] 21. those of Fuk‘ang-an and Tso Tsung-t‘ang. Mei Yao.] 22. He will conquer who has learnt the artifice of deviation. Ponder and deliberate before you make a move.CHAPTER 8. such as that of Pan Ch‘ao who penetrated to the Caspian. which may afterwards be fairly divided amongst all. it is not in itself improbable that a collection of military maxims should have been made and written down at some earlier period. MANEUVERING 20. The style of this fragment is not noticeable different from that of Sun Tzu himself. Cf.] 23. [With these words. SS. Nor can ordinary objects be seen clearly enough: hence the institution of banners and flags." and Wang Hsi. [See supra.Ch‘en calls it "an ancient military classic. and harvesting the lands they invaded." It is by acting on this principle. 3. 13. The Book of Army Management says: [It is perhaps significant that none of the earlier commentators give us any information about this work. "an old book on war." Considering the enormous amount of fighting that had gone on for centuries before Sun Tzu’s time between the various kingdoms and principalities of China. 4. that the Chinese have succeeded in carrying out some of their most memorable and triumphant expeditions. ss. [Ch‘en Hao says "quarter your soldiers on the land. but apparently extant at the time when Sun Tzu wrote. let the spoil be divided amongst your men. 64 When you plunder a countryside. [Chang Yu quotes Wei Liao Tzu as saying that we must not break camp until we have gained the resisting power of the enemy and the cleverness of the opposing general. and in more recent years. and let them sow and plant it. the "seven comparisons" in I. now lost. though not actually in the Chinese.] Such is the art of maneuvering. . the chapter would naturally come to an end. cut it up into allotments for the benefit of the soldiery. but no commentator raises a doubt as to its genuineness. [Sun Tzu wishes to lessen the abuses of indiscriminate plundering by insisting that all booty shall be thrown into a common stock. [Implied.] the spoken word does not carry far enough: hence the institution of gongs and drums.] when you capture new territory.] On the field of battle. But there now follows a long appendix in the shape of an extract from an earlier book on War.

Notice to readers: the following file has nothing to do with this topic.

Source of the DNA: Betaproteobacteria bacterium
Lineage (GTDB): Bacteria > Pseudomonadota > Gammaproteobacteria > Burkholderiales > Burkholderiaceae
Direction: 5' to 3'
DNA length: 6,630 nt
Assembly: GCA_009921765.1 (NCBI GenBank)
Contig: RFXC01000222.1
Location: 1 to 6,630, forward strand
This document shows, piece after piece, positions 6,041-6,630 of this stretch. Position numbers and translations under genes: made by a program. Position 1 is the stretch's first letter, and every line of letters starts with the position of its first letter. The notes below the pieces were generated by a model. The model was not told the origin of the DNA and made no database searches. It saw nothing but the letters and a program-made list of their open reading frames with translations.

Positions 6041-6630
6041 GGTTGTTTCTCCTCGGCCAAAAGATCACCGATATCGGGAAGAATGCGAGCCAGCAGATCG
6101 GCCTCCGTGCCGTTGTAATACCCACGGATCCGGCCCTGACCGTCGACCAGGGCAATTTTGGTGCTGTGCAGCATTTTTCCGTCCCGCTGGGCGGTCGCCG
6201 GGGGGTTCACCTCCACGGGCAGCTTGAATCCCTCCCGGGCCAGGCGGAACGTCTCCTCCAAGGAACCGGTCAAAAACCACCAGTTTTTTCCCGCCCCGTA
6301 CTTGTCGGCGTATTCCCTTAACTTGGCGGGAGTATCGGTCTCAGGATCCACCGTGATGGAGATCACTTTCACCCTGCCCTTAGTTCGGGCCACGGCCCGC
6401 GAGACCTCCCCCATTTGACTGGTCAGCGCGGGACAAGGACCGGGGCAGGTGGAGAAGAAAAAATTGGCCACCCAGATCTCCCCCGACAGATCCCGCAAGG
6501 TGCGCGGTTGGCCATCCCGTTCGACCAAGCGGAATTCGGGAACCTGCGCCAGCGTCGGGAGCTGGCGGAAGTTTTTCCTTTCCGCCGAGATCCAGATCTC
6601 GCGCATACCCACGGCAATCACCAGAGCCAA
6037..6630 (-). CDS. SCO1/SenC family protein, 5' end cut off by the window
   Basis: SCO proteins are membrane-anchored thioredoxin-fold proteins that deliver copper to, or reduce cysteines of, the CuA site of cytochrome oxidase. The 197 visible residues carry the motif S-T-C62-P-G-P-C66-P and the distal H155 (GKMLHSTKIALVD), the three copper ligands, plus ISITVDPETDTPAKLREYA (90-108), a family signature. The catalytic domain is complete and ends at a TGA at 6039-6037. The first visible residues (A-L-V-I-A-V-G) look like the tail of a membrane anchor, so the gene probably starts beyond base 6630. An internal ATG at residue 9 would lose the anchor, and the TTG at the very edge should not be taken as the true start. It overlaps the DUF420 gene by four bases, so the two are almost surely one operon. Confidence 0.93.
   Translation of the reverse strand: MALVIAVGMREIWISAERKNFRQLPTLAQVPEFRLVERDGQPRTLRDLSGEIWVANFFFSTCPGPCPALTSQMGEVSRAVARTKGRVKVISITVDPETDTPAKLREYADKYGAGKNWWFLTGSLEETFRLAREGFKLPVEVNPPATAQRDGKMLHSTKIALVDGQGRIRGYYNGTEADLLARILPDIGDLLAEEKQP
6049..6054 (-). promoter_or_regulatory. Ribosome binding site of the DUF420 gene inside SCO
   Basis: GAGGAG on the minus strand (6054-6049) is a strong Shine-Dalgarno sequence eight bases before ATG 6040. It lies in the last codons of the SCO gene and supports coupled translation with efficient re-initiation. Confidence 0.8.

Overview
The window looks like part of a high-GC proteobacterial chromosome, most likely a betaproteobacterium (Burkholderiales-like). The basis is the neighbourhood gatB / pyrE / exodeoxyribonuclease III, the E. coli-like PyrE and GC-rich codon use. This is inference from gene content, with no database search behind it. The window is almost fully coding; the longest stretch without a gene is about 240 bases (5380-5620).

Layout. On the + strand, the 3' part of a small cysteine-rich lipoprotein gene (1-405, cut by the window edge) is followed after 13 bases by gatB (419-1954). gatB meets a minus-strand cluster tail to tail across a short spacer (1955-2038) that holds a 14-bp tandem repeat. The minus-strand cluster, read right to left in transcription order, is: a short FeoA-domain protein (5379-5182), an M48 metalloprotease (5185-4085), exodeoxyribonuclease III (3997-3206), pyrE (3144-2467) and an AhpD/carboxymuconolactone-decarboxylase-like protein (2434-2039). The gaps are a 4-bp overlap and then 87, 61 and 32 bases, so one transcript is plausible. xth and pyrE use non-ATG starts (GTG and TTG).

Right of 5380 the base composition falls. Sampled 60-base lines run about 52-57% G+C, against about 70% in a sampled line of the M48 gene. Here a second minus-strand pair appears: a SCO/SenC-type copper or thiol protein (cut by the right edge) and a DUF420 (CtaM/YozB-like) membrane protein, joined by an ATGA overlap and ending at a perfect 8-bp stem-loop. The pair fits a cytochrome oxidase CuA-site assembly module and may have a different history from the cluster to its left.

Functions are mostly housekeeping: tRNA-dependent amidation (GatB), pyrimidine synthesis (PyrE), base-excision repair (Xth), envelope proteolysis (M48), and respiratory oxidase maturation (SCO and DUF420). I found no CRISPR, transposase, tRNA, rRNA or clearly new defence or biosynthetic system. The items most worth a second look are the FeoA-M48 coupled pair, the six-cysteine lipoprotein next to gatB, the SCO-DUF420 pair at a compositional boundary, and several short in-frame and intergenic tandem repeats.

" Tu Mu tells a story in this connection of Wu Ch‘i. one of his soldiers. Ts‘ao Kuei replied: "In battle. did he give the word for attack. Wu Ch‘i had the man instantly executed. he did not dare to dispute their passage. 65 Gongs and drums. captured two heads from the enemy. that though the rebel leader Shih Ssu-ming had a large army. saying: "This man was a good soldier. a protege of Duke Chuang of Lu. In night-fighting. A whole army may be robbed of its spirit. 1) of Ts‘ao Kuei. a courageous spirit is everything. then." says Chang Yu. Questioned afterwards by the Duke as to the meaning of his delay. and the duke was about to join battle at Ch‘ang-cho. as a means of influencing the ears and eyes of your army." Li Ch‘uan and others tell an anecdote (to be found in the TSO CHUAN. [Chuang Yu quotes a saying: "Equally guilty are those who advance against orders and those who retreat against orders. its onset will be irresistible. and after the third it is gone altogether. when Ts‘ao said: "Not just yet. MANEUVERING 24." Only after their drums had beaten for the third time. when he was fighting against the Ch‘in State. [Chang Yu says: "If sight and hearing converge simultaneously on the same object. Then they fought. Before the battle had begun. or for the cowardly to retreat alone.CHAPTER 8. The latter State was attacked by Ch‘i. a man of matchless daring. they made such an imposing display with torches. It is in this way that they may be robbed of their keen spirit. [Ch‘en Hao alludes to Li Kuang-pi’s night ride to Ho-yang at the head of 500 mounted men. The host thus forming a single united body. Now the first roll of the drum tends to create this spirit. make much use of signal-fires and drums. and it is therefore our cue not to fight at once."] This is the art of handling large masses of men. ss. of flags and banners." Wu Ch‘i replied: "I fully believe he was a good soldier. and in fighting by day. but I had him beheaded because he acted without orders. but with the second it is already on the wane. and returned to camp.] 27. are means whereby the ears and eyes of the host may be focused on one particular point. and ought not to have been beheaded. and then strike. Now the spirit of the enemy’s soldiers will be keenest when they have newly arrived on the scene. banners and flags. "if a spirit of anger can be made to pervade all ranks of an army at one and the same time. ["In war. and the men of Ch‘i were utterly defeated. is it impossible either for the brave to advance alone. year 10. sallied forth by himself. the evolutions of as many as a million soldiers will be like those of a single man. I attacked when their . but to wait until their ardor and enthusiasm have worn off. after the first roll of the enemy’s drums. 26. whereupon an officer ventured to remonstrate."!] 25.